0404blog

Monster Within

The most dehumanizing thing about the tortured, Frankenstein creature was that he never had a name and I think he would have felt better if his name was Clark and maybe, just maybe, then he wouldn’t have thrown the little girl, Maria, played by either Carmencita Johnson or Seessel Anne Johnson, into the lake to drown or accidentally burned down the cabin of the lonely, flute-playing blind man, although he did have a bit of a temper so even if he was Clark, he would probably have gotten into a whole passel of trouble, particularly with the village burgermeister. Even with his issues, he didn’t mean to kill Maria and thought she would float like the flowers that she flipped into the lake, much to the monster’s delight.

And who could not choke up and shed a tear or two when Elsa Lancester as the “Bride of Frankenstein” just shattered the poor monster’s makeshift heart when she was shocked into existence and saw him for the first time and screamed bloody murder and get me out of here. I still feel sad.

Boris Karloff, Bela Lugosi, Lon Chaney Jr., the trifecta of horror film actors and all three my favorites as a kid, and with Frankenstein at the top of the ranking, I knew a lot about them, by watching their films over and over whenever they were on TV and especially through my subscription to “Famous Monsters of Filmland.” It’s a good thing that neither “Frankenstein,” “Bride of Frankenstein,” “Dracula,” “The Wolfman,” “The Mummy” and “Creature From the Black Lagoon” and to a lesser degree, “The Hunchback of Notre Dame” were filmed in black and white because colorizing would just ruin the effects and detract from the fact that the creatures lived in a grey, unwelcoming, forbidden, hard world, covered in spiderwebs, death and populated by cursed souls who ate spiders and such.

Many people think the monster’s name was Frankenstein but that was really the name of the scientist who created the monster out of spare body parts that he picked from the cadavers that he and his rather unhinged associate, the hunchback, Fritz, excavated from newly dug graves. There is no finer moment in any film than when the lightning bolts strike the monster’s bolts on the sides of his head and Dr. Henry Frankenstein, exquisitely portrayed by Colin Clive, proclaims “It’s alive, it’s alive” as the monster moves his fingers ever so slightly. Famous last words for the poor, well-intended doctor. Pure magic. Dr. Frankenstein had ordered Fritz to steal a healthy brain from a nearby laboratory, pronounced “laboooratory” but Fritz screwed it up and brought back the brain of a criminal and how different the story would have been with a healthy brain, and the monster proceeded to earn a medical degree and went on to star in “The Secret of Dr. Kildare,” replacing Lew Ayres, but then there wouldn’t have been so many Frankenstein spinoffs.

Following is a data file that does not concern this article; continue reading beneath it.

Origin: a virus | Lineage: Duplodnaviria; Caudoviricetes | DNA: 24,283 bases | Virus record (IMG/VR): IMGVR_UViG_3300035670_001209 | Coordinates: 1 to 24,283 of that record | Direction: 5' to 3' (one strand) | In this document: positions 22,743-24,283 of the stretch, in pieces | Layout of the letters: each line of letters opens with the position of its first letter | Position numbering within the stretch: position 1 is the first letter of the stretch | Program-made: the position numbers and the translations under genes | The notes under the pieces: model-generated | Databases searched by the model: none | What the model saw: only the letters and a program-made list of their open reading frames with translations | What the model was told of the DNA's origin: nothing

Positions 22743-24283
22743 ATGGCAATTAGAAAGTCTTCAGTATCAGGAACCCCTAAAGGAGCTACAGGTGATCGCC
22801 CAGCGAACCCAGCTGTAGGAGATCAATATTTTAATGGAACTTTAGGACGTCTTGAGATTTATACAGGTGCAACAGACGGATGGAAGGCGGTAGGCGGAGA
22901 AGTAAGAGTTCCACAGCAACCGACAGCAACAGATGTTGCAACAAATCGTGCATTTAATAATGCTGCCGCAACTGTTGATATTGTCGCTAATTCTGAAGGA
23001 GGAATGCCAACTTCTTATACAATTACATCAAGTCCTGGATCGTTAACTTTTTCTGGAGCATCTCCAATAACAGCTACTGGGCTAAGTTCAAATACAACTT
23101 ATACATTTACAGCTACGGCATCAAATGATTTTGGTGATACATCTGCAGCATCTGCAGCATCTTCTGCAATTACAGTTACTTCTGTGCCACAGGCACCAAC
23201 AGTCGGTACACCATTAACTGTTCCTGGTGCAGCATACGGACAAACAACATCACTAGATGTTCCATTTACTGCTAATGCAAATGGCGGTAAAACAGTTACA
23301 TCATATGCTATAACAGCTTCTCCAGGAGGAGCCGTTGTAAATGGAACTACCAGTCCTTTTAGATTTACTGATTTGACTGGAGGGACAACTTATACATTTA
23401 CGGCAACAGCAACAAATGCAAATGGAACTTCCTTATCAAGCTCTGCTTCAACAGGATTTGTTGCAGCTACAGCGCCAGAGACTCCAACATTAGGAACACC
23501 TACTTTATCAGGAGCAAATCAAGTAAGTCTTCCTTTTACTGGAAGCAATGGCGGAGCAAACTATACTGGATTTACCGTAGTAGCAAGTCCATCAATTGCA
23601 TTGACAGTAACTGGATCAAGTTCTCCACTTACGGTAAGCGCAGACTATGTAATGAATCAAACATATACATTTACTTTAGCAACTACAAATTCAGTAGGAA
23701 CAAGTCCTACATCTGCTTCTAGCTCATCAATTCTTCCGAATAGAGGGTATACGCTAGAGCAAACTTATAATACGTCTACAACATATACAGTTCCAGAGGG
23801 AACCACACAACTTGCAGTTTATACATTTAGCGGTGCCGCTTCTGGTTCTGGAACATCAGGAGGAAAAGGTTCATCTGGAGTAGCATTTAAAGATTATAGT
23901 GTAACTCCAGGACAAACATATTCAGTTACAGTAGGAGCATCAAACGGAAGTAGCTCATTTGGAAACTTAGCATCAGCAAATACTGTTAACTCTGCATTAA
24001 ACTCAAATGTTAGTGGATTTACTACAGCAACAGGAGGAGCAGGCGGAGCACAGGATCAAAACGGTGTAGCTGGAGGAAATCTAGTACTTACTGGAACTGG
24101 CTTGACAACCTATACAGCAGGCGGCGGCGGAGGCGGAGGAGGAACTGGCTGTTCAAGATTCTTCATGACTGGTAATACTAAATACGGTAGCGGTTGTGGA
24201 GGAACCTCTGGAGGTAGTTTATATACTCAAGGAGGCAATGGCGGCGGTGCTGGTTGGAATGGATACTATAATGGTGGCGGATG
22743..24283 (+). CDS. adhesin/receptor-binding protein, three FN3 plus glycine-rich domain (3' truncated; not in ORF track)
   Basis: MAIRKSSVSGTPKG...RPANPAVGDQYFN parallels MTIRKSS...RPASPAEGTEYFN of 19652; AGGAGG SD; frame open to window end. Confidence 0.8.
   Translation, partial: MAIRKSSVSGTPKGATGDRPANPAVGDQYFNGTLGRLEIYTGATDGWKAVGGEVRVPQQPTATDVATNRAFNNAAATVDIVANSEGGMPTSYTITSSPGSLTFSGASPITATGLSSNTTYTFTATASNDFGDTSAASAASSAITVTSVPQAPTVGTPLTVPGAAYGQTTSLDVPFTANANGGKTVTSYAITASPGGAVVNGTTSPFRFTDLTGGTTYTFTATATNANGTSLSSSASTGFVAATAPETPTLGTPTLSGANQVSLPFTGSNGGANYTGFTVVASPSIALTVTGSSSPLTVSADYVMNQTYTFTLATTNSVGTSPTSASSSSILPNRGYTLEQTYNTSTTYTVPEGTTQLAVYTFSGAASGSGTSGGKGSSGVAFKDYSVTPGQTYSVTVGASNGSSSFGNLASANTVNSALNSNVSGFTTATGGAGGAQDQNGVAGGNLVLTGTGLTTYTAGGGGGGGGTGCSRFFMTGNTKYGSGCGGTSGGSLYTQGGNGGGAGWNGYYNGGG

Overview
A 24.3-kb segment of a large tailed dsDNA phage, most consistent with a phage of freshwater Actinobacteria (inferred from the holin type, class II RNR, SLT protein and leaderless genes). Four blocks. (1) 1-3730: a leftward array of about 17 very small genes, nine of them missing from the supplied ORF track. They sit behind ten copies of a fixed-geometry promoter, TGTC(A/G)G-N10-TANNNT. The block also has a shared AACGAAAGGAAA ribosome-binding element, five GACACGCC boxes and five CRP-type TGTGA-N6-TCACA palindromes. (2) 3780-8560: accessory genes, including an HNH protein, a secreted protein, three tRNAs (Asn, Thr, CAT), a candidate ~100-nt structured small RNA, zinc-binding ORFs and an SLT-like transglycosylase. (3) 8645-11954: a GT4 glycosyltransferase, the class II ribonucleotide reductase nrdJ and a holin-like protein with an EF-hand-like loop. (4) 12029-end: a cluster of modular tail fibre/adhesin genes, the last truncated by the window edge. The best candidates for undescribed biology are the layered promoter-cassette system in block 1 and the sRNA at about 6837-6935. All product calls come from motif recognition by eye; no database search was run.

Boris Karloff was born to play the monster and he brought a humanity to the tortured soul that would never be replicated in future Frankenstein spinoffs by actors like Glenn Strange in “Abbot and Costello Meet Frankenstein,” Lon Chaney, Jr., the quintessential werewolf who was out of his element when he portrayed the monster in “The Ghost of Frankenstein” and even Bela Lugosi, who was so devilishly perfect as Dracula but looked like an aging faux monster in “Frankenstein Meets the Wolf Man.”
I was drawn to the monster’s droopy eyelids and that fantastic smile that he flashed only sparingly but mostly I felt badly for him because everyone picked on him and it wasn’t his fault that he looked like a monster with silver posts on his neck, a long scar on his forehead, those ugly, klunky boots and that totally unattractive wardrobe.

Dracula played by Bela Lugosi, was sexy and it wasn’t his fault that crosses and mirrors drove him batty while he had an insatiable appetite for blood. And the wolfman, expertly portrayed by Lon Chaney Jr., was unassuming and completely blameless when a gypsy turned werewolf bit him and doomed the newly-bitten lycanthrope to a life of agony and torture every time the full moon shined. I loved the transformation as hair slowly grows and the teeth slowly expand as the shy Larry Talbot becomes the devil may care, evil werewolf.

The mummy, Imhotep, with Karloff again as the lead, just wanted to return to his glory days and get back with his squeeze of 3,000 years earlier and you had to love his tortured gait while he dragged behind him the torn and tattered pieces of his shroud, looking for all the world like he had stepped on toilet paper in the bathroom.

If you could get past that bump on his back, the hunchback, played wonderfully by Charles Laughton, was utterly bewitched by and only wanted to be loved by the sexy, gorgeous gypsy, Esmeralda, played by Maureen O’Hara, and who wouldn’t want a relationship with her and how I wanted to reach out and stop the flogging of the tormented bellringer, freak of nature, Quasimodo.

So maybe that’s why I was drawn to those old monster movies, I identified with the creatures who were victimized so unfairly and were the creations of an evil world. And all they really wanted was love and that’s not a bad thing and I’ve always thought that life is pretty much a horror show and that we’re all freaks in one way or another.

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Journalist for 40 years and now a creative writer

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Phil Garber

Phil Garber

Journalist for 40 years and now a creative writer

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